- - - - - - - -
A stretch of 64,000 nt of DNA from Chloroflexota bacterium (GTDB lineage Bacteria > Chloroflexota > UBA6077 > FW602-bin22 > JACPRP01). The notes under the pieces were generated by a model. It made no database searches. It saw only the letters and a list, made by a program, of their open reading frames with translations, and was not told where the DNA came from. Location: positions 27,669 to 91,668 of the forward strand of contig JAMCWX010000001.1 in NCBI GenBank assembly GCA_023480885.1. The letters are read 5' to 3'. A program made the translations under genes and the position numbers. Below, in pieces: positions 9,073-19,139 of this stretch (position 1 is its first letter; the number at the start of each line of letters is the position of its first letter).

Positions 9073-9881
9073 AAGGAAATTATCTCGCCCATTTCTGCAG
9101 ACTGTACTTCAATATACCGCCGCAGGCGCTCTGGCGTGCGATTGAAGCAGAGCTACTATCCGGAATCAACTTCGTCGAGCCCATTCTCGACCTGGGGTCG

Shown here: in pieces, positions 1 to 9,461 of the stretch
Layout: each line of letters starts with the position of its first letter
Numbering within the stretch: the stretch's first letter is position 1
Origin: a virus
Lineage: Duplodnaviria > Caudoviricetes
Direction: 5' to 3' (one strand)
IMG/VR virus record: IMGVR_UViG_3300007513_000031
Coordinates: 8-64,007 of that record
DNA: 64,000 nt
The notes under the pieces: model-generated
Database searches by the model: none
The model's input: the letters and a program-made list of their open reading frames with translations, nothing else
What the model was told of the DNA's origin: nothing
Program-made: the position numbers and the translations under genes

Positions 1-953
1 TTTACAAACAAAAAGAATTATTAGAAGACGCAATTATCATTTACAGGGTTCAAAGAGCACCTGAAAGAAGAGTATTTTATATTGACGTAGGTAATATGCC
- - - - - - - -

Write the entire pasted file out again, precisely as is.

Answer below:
A stretch of 64,000 nt of DNA from Chloroflexota bacterium (GTDB lineage Bacteria > Chloroflexota > UBA6077 > FW602-bin22 > JACPRP01). The notes under the pieces were generated by a model. It made no database searches. It saw only the letters and a list, made by a program, of their open reading frames with translations, and was not told where the DNA came from. Location: positions 27,669 to 91,668 of the forward strand of contig JAMCWX010000001.1 in NCBI GenBank assembly GCA_023480885.1. The letters are read 5' to 3'. A program made the translations under genes and the position numbers. Below, in pieces: positions 9,073-19,139 of this stretch (position 1 is its first letter; the number at the start of each line of letters is the position of its first letter).

Positions 9073-9881
9073 AAGGAAATTATCTCGCCCATTTCTGCAG
9101 ACTGTACTTCAATATACCGCCGCAGGCGCTCTGGCGTGCGATTGAAGCAGAGCTACTATCCGGAATCAACTTCGTCGAGCCCATTCTCGACCTGGGGTCG

Shown here: in pieces, positions 1 to 9,461 of the stretch
Layout: each line of letters starts with the position of its first letter
Numbering within the stretch: the stretch's first letter is position 1
Origin: a virus
Lineage: Duplodnaviria > Caudoviricetes
Direction: 5' to 3' (one strand)
IMG/VR virus record: IMGVR_UViG_3300007513_000031
Coordinates: 8-64,007 of that record
DNA: 64,000 nt
The notes under the pieces: model-generated
Database searches by the model: none
The model's input: the letters and a program-made list of their open reading frames with translations, nothing else
What the model was told of the DNA's origin: nothing
Program-made: the position numbers and the translations under genes

Positions 1-953
1 TTTACAAACAAAAAGAATTATTAGAAGACGCAATTATCATTTACAGGGTTCAAAGAGCACCTGAAAGAAGAGTATTTTATATTGACGTAGGTAATATGCC